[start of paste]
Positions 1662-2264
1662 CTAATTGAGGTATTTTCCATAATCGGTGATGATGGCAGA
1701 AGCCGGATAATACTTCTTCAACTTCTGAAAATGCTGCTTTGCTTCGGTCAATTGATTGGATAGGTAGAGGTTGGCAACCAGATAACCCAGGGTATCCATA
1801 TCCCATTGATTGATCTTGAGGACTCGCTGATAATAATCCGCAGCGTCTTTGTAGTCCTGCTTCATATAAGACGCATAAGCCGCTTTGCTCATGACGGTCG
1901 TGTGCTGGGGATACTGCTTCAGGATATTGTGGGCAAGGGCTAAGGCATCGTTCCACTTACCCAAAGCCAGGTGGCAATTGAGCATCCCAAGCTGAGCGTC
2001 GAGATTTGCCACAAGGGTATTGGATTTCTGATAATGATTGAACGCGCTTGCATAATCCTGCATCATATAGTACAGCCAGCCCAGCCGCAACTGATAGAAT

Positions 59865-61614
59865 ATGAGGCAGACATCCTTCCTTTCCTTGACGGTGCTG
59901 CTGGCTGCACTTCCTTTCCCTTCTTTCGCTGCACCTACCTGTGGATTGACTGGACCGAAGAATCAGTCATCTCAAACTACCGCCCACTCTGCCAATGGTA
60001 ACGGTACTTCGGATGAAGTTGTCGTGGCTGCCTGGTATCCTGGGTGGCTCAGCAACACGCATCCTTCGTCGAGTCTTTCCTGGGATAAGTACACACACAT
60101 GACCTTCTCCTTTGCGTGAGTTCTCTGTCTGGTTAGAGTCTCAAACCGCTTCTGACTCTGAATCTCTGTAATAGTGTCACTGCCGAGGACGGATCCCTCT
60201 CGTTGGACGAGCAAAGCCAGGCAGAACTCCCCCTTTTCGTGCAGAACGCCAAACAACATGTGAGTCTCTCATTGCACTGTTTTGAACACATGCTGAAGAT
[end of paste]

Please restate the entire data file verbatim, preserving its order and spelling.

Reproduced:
Positions 1662-2264
1662 CTAATTGAGGTATTTTCCATAATCGGTGATGATGGCAGA
1701 AGCCGGATAATACTTCTTCAACTTCTGAAAATGCTGCTTTGCTTCGGTCAATTGATTGGATAGGTAGAGGTTGGCAACCAGATAACCCAGGGTATCCATA
1801 TCCCATTGATTGATCTTGAGGACTCGCTGATAATAATCCGCAGCGTCTTTGTAGTCCTGCTTCATATAAGACGCATAAGCCGCTTTGCTCATGACGGTCG
1901 TGTGCTGGGGATACTGCTTCAGGATATTGTGGGCAAGGGCTAAGGCATCGTTCCACTTACCCAAAGCCAGGTGGCAATTGAGCATCCCAAGCTGAGCGTC
2001 GAGATTTGCCACAAGGGTATTGGATTTCTGATAATGATTGAACGCGCTTGCATAATCCTGCATCATATAGTACAGCCAGCCCAGCCGCAACTGATAGAAT

Positions 59865-61614
59865 ATGAGGCAGACATCCTTCCTTTCCTTGACGGTGCTG
59901 CTGGCTGCACTTCCTTTCCCTTCTTTCGCTGCACCTACCTGTGGATTGACTGGACCGAAGAATCAGTCATCTCAAACTACCGCCCACTCTGCCAATGGTA
60001 ACGGTACTTCGGATGAAGTTGTCGTGGCTGCCTGGTATCCTGGGTGGCTCAGCAACACGCATCCTTCGTCGAGTCTTTCCTGGGATAAGTACACACACAT
60101 GACCTTCTCCTTTGCGTGAGTTCTCTGTCTGGTTAGAGTCTCAAACCGCTTCTGACTCTGAATCTCTGTAATAGTGTCACTGCCGAGGACGGATCCCTCT
60201 CGTTGGACGAGCAAAGCCAGGCAGAACTCCCCCTTTTCGTGCAGAACGCCAAACAACATGTGAGTCTCTCATTGCACTGTTTTGAACACATGCTGAAGAT